Bishop predicts Church schools' academies conversion

Primary school classroom The government wants all schools to be academies

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Thousands of faith schools in England could become academies in the next few years, the bishop who chairs the Church of England's education board has said.

Both the Church of England and the Catholic church had been cautious about their schools making the change but have now drawn up policies for it.

The Bishop of Oxford told the Times Educational Supplement (Tes) there would be a "major shift".

About one third of schools in England are faith schools.

According to the Tes, the Right Reverend John Pritchard believes up to seven in 10 Church of England schools could become academies in the next five years.

The government ultimately wants all state-funded schools in England to become academies - meaning they would be semi-independent, with greater control over the curriculum, the school day and pay and conditions of staff.

The government also gives academies money which would previously have been spent on their behalf by local councils to provide certain services.

A few church schools have already applied for or converted to academy status.

'Wither on the vine'

The bishop, who is chairman of the Church of England's Board of Education, told the Tes: "In the long run there will be a major shift to academies because it is what the government is determined shall be.

"The local education authority is going to wither on the vine in many cases. We will be part of that whole movement but have to make sure there is still a family relationship (between schools) as we go through this process."

Both the Church of England and the Catholic Church were initially cautious about advocating or supporting schools' conversion to academy status and have been talking to the government about the arrangements for this.

They had been concerned about land ownership - in case there was a danger of land being lost to the state - and feared that academy status might damage schools' links with their dioceses.

But both now appear satisfied and are drawing up strategies.

'Free-for-all'

Rob Gwynne, head of school development for the Church of England, said: "With all these large scale changes in mind the Church of England's education division is actively creating the capacity and the model to ensure the smooth transition and effective continuance of our work.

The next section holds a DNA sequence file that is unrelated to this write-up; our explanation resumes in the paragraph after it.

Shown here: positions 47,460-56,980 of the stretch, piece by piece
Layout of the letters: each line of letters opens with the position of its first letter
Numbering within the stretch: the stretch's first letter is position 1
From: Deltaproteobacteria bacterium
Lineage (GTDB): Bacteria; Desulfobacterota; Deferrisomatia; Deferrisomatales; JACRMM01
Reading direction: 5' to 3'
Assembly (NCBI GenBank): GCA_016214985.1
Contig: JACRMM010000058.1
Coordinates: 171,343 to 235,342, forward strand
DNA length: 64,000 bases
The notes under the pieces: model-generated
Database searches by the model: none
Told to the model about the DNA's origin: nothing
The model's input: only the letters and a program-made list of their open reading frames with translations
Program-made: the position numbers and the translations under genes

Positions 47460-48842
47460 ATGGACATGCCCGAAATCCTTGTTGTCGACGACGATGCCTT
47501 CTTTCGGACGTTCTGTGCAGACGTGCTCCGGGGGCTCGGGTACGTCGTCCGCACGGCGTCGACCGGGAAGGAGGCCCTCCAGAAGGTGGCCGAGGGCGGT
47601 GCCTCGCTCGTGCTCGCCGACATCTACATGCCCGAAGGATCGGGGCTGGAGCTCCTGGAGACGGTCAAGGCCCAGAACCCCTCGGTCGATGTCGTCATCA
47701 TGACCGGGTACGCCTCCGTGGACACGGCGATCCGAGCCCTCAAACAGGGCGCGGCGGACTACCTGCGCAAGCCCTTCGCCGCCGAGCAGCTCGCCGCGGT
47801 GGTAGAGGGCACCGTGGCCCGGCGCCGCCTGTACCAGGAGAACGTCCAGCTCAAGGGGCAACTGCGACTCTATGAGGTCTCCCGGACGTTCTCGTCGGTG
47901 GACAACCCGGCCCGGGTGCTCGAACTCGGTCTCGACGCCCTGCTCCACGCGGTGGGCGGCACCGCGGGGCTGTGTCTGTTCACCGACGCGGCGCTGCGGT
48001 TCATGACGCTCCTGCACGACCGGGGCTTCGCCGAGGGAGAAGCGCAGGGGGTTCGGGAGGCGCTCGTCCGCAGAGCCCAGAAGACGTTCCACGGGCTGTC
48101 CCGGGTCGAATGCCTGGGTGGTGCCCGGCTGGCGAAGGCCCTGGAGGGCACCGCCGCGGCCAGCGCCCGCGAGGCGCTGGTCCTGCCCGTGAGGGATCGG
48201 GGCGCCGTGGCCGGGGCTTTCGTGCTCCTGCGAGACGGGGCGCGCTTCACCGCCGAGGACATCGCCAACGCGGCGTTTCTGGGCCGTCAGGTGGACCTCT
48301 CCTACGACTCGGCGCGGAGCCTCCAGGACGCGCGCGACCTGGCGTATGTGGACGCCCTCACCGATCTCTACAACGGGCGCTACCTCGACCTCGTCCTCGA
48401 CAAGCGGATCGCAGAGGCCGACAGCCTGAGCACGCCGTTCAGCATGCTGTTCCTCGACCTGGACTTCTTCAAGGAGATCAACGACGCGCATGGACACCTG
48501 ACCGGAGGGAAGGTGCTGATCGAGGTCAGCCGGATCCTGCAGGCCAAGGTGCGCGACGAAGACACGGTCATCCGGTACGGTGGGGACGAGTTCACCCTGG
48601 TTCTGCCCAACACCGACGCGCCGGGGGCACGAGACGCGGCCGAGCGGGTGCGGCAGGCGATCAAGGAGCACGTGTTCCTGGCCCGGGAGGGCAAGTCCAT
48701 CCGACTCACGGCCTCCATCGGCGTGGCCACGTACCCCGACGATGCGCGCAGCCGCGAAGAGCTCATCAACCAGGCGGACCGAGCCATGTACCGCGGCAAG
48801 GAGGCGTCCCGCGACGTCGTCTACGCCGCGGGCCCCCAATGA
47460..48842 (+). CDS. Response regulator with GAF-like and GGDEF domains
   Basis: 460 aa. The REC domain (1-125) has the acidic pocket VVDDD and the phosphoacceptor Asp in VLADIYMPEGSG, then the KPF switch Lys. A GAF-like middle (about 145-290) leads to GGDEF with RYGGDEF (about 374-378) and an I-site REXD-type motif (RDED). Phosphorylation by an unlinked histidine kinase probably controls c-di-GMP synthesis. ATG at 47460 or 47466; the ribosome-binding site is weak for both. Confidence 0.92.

"We are working closely with the Department of Education to ensure the important position of the church school system."

The Catholic Church recently said its schools could become academies "subject to further discussion with ministers".

It said decisions on whether schools became academies would not be taken at a national level, but locally, by bishops in individual dioceses.

It is particularly keen to look at arrangements where a cluster of schools works together in a single Academy Trust.

The church's position was set out in a statement by the Right Reverend Malcolm McMahon.

He said: "We are not in favour of a free-for-all in which some institutions flourish whilst others wither, for our schools ...are part of a family both of Catholic schools and the wider landscape of schools. We do not seek to turn our schools into businesses.

"We are also aware of the legislative safeguards that have applied to our schools for many years; we have therefore sought parity with those safeguards and protection for our assets. We are feeling more confident that this can be achieved."

The executive director of the National Secular Society Keith Porteous Wood said: "A mass conversion of voluntary controlled schools into entirely self-governing academies freed from the moderating influence of local authorities will be the churches' dream and most parents' nightmare.

"It is a betrayal of the nation's children to give the churches so much control of our publicly-funded education system."

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